03 May 2016

{Book Review} The May Queen Murders by Sarah Jude

By: Me My Shelf And I | 03 May 2016 at 4:28 PM | | | | | | | |


The May Queen Murders
Author: Sarah Jude
Release Date: May 3, 2016
Publisher: HMH Books For Young Readers
Rating: 2.5 Birds

Stay on the roads. Don’t enter the woods. Never go out at night.
Those are the rules in Rowan’s Glen, a remote farming community in the Missouri Ozarks where Ivy Templeton’s family has lived for centuries. It’s an old-fashioned way of life, full of superstition and traditions, and sixteen-year-old Ivy loves it. The other kids at school may think the Glen kids are weird, but Ivy doesn’t care—she has her cousin Heather as her best friend. The two girls share everything with each other—or so Ivy thinks. When Heather goes missing after a May Day celebration, Ivy discovers that both her best friend and her beloved hometown are as full of secrets as the woods that surround them.

THE MAY QUEEN MURDERS feels a little bit like M. Night Shyamalan’s THE VILLAGE. A homestead built by a few founding families that feels a little outdated compared to these modern times. It was built with the intent to keep the outside world away, their children safe and oh yea - and there is a monster in the woods.  This monster is human though, and they all know who he is.

Unfortunately, while the premise of this book, as well as the cover, are (forgive my unintentional pun) killer, the book itself felt a little all over the place at times. I could see where the author was going, what she wanted to happen and the effort was put in to make that happen, but it feels like it got away from her from time to time.

We spend the beginning of the book with Ivy trying to figure out what is going on with her best friend Heather, who is pulling away and being very secretive lately. More often than not Ivy has a pity party for one when her efforts to suss out the situation leads to dead ends. Her pity parties focus only on what she feels could be the only possible reason for the secrets: the idea that Heather is in love with Rook, who of course, Ivy is in silently in love with. This happens dozens of times, any time Ivy saw or thought about Heather or Rook.  The relentless over-pushing of this plot point was a main factor why the reader  knows that Heather is in fact, not in love with Rook and this diversionary tactic to make you look left when you should look right by the author was poorly planned and frankly a little unbearable in how repetitive it was.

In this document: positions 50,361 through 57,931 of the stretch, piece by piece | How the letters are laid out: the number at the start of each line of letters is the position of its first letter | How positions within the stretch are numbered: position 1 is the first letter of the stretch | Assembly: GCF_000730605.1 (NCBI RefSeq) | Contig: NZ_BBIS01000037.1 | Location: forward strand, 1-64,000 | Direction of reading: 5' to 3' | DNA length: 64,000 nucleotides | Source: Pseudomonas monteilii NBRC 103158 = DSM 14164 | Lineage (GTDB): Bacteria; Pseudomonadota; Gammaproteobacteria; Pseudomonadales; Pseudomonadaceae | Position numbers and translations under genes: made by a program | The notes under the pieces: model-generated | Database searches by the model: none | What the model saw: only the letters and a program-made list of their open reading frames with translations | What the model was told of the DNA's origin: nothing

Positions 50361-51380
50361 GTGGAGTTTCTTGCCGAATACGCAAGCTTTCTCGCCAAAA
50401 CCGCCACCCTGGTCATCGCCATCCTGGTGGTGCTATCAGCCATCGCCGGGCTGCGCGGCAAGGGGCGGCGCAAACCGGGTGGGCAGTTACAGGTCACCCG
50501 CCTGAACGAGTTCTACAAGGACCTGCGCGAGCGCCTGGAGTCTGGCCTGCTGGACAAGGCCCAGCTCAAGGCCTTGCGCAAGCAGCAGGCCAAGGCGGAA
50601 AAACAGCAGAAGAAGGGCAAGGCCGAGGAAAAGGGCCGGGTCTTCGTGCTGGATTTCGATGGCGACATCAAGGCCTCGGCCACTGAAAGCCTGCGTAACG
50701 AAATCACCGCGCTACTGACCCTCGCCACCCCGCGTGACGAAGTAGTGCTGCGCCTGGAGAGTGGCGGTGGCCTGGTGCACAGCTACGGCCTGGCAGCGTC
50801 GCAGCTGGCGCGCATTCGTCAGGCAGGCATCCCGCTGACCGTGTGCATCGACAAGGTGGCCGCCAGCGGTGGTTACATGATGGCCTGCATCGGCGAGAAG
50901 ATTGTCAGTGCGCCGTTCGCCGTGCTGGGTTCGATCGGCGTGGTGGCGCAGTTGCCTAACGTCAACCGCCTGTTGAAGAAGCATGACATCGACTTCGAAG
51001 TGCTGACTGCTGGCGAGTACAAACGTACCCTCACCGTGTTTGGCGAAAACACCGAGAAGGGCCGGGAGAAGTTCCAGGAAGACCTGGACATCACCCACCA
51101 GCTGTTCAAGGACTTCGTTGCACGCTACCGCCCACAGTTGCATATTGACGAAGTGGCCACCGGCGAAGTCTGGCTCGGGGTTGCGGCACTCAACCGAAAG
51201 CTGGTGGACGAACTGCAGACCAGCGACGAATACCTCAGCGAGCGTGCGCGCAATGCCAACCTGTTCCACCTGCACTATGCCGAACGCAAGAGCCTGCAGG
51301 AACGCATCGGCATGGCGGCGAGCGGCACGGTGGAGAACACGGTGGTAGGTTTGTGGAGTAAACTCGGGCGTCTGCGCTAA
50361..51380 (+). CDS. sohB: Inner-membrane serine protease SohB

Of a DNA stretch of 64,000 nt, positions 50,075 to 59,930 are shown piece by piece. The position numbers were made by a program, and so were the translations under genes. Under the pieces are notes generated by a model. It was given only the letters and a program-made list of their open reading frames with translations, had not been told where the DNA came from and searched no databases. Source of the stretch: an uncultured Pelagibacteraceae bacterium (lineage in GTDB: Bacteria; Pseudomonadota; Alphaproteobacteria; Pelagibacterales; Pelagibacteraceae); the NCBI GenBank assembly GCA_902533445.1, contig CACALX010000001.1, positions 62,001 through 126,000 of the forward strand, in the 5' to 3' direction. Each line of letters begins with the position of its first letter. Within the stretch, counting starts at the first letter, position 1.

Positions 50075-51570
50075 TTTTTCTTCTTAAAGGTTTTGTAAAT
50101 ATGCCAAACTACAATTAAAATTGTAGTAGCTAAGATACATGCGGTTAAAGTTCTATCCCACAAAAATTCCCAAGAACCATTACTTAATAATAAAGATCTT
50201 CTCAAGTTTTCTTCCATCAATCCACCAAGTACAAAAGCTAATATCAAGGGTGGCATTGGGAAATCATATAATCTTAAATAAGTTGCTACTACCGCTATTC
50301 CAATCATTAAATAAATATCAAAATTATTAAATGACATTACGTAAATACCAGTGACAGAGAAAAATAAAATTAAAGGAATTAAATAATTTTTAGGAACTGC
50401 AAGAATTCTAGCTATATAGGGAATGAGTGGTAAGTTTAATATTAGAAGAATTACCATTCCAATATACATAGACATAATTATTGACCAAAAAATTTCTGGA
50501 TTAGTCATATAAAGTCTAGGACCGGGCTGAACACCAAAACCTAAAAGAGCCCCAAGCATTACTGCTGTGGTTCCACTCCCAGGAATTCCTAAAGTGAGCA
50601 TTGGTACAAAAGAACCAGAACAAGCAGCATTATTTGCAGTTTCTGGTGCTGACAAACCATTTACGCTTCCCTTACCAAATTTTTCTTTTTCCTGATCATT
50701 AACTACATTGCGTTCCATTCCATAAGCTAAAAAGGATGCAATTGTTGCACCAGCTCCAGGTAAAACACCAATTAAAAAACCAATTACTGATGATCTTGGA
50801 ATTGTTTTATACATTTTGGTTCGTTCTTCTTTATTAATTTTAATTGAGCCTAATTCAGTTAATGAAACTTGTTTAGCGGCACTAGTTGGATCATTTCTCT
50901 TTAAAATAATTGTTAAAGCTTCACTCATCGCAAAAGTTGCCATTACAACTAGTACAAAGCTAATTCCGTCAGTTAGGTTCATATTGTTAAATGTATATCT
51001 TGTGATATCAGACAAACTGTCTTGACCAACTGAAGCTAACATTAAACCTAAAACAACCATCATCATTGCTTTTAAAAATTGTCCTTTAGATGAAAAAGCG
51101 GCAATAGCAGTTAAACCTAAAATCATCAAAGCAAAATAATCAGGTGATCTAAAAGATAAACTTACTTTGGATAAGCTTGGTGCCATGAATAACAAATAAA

It also made me dislike Ivy’s character a bit, because she seemed more than just blinded by how she was raised, but whiny and simple.

Throughout the book, the beginning of each chapter has a one paragraph throw back to when Ivy and Heather’s parents were kids, the last time someone was murdered in the Glen. This is a feature I really enjoyed, a small splash of what was happening until they roll together to make one story. It was a creative and interesting addition that perfectly pulls off telling the backstory with the new story.

The flashback’s aside, there was just too much that felt “off” about this book, things that didn’t make sense, and it all accumulated with the ending which was kind of a mess. By the time we turn the last page, everyone in the Glen and even people outside of it have been accused and nearly jailed for the murders. It got to the point for me that if one more killer was revealed (either to be the actual killer, or an assumed one) I was going to lose my mind. It was distracting and overly complicated of an ending. In a small town of what felt like maybe a few dozen people we are expected to believe that not one, not two, not three,  but multiple people committed unthinkable crimes (some murder, some other things…) in the Glen, all with out being caught or anyone catching wind of it.

All in all, I didn’t hate the book, but I didn’t love it either. It had it’s good points and its not so good, but I think that what I didn’t like might have been a personal preference to this kind of story, so I do suggest you give it a go if you enjoy mystery/tillers.

If you’ve already read it, I’d love to know what you thought about it – leave it in the comments and I will respond. Just remember to keep it spoiler free!

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1 comment:

  1. For me I don't mind disliking the main character, do you think that would make someone enjoy this book a lot more? Or do you think there are better books similar to this one? You're right, the cover looks awesome! -Jess

    Check out my blog: http://readbyjess.blogspot.co.uk/


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